another Raffensperger aide, Gabriel Sterling. Mr. Graham has said that it is “ridiculous” to suggest he was asking for votes to be thrown out.

During a hearing in federal court this month, Brian C. Lea, one of Mr. Graham’s lawyers, said: “We have one phone call, and that phone call has been described by everybody. Everybody acknowledges that it is about electoral process and about verification of absentee ballots, how you ensure security.”

He said the “only dispute” was brought about by Mr. Raffensperger’s account that it was implied that legal ballots should be thrown out. “Strip away the implication that Secretary of State Raffensperger claims to have picked up, all you have is a conversation about electoral process.” Legal precedent, he argued, meant that “motive is irrelevant.”

But Judge May told Mr. Graham’s lawyers that it was critical to understand why the call was made.

“You keep saying that it’s improper for the court to look at motive, but how can I classify an act as political or legislative without knowing why the act was done?”

Knowing what happened around the call could prove critical to Ms. Willis, the Fulton County district attorney.

“The judge in her decision, and the D.A. in her filing, have outlined several different topics beyond the content of the call that could influence the D.A.’s charging decision,” said Gwendolyn Keyes Fleming, a former district attorney of neighboring DeKalb County. “This includes whether there is sufficient evidence of a connection between anything Senator Graham did or said and the former president’s allies — or even the former president himself — to establish some of the elements of a possible conspiracy or RICO charge.”

Brookings Institution report on the case that found that Mr. Trump himself was “at substantial risk of possible state charges predicated on multiple crimes.” The report called the suggestion that all mail-in ballots from certain counties be disqualified “extreme and bizarre.”

U.S. Office of Government Ethics, wrote to the chair and vice chair of the Senate ethics committee, decrying Mr. Graham’s contact with Mr. Raffensperger, which took place as Georgia elections officials were conducting a hand recount.

they wrote. “The allegation that Senator Graham placed a behind-the-scenes call to a member of his own political party, without having launched a formal investigation, suggests that he hoped to act out of public view.”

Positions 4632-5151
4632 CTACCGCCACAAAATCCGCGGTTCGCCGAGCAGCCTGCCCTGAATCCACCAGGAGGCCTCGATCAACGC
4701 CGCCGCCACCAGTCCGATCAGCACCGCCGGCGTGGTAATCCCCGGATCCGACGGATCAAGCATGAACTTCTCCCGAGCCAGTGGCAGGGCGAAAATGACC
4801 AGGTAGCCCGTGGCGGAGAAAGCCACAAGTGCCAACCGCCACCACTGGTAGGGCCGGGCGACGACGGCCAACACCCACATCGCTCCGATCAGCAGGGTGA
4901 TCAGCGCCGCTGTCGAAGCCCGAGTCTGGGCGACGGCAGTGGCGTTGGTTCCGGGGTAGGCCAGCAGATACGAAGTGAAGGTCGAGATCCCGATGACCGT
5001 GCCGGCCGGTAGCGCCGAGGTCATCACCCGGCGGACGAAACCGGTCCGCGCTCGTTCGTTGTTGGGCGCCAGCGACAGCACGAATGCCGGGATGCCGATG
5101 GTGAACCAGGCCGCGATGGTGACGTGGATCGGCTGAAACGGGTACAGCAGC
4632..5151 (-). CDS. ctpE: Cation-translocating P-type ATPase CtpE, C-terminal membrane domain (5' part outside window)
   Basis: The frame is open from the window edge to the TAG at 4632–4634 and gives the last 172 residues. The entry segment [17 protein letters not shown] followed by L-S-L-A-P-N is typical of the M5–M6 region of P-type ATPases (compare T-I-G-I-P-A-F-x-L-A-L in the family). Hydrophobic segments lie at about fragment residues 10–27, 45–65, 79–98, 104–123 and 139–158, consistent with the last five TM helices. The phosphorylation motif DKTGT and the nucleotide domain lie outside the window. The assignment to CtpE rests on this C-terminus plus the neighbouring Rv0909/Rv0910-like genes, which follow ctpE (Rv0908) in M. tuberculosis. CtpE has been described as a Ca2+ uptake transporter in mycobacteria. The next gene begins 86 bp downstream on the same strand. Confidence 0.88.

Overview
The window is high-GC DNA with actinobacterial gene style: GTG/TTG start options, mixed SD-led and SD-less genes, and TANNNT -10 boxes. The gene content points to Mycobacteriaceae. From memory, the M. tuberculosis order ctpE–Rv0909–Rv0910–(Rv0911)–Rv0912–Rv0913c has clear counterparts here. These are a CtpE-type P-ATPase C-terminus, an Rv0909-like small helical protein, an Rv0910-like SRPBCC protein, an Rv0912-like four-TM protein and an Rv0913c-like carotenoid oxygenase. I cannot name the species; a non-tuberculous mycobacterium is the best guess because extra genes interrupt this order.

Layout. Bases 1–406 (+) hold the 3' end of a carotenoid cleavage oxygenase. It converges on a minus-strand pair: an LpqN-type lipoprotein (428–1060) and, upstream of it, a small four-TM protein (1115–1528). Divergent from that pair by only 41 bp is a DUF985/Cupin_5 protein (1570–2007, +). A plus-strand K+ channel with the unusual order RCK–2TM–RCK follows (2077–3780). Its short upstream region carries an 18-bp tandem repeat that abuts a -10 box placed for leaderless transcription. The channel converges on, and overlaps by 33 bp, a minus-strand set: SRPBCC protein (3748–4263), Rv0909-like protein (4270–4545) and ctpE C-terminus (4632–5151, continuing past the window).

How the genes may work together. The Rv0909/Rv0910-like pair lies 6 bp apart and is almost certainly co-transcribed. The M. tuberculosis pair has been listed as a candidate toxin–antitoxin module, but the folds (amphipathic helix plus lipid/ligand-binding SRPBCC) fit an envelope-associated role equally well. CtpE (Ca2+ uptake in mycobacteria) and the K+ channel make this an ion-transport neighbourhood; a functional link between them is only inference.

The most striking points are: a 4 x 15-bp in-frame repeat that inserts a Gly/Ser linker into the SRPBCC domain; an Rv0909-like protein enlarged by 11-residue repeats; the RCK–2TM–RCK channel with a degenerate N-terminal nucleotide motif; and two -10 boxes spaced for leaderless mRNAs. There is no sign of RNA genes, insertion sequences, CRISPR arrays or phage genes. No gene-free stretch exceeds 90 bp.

The two other signatories of the complaint, the law professors Claire O. Finkelstein of the University of Pennsylvania and Richard W. Painter of the University of Minnesota said on Wednesday that the ethics committee had not been in touch with them or Mr. Shaub about the complaint, other than to acknowledge that they had received it. The ethics committee staff did not return calls for comment.

Michael J. Moore, a former U.S. attorney in the state, said Mr. Graham “should be afraid of being wrapped up in any conspiracy indictment.”

“I wouldn’t even want to show up as an unindicted co-conspirator in the case she is trying to build,” he added, referring to Ms. Willis. “I don’t know that her RICO efforts will survive appeals,” he said, but Mr. Graham “still wouldn’t want to be in it.”

head-spinning relationship with Mr. Trump. First he was a critic, then a fierce advocate, particularly after the election. But on Jan. 6, 2021, as blood and broken glass were still being cleaned from the U.S. Capitol after the riot by a pro-Trump mob, he declared on the Senate floor, “Count me out” and “Enough is enough.” Two days later, he was jeered as a traitor by Trump supporters at Ronald Reagan National Airport in Washington. Within weeks, he was back on Mr. Trump’s golf course at Mar-a-Lago.

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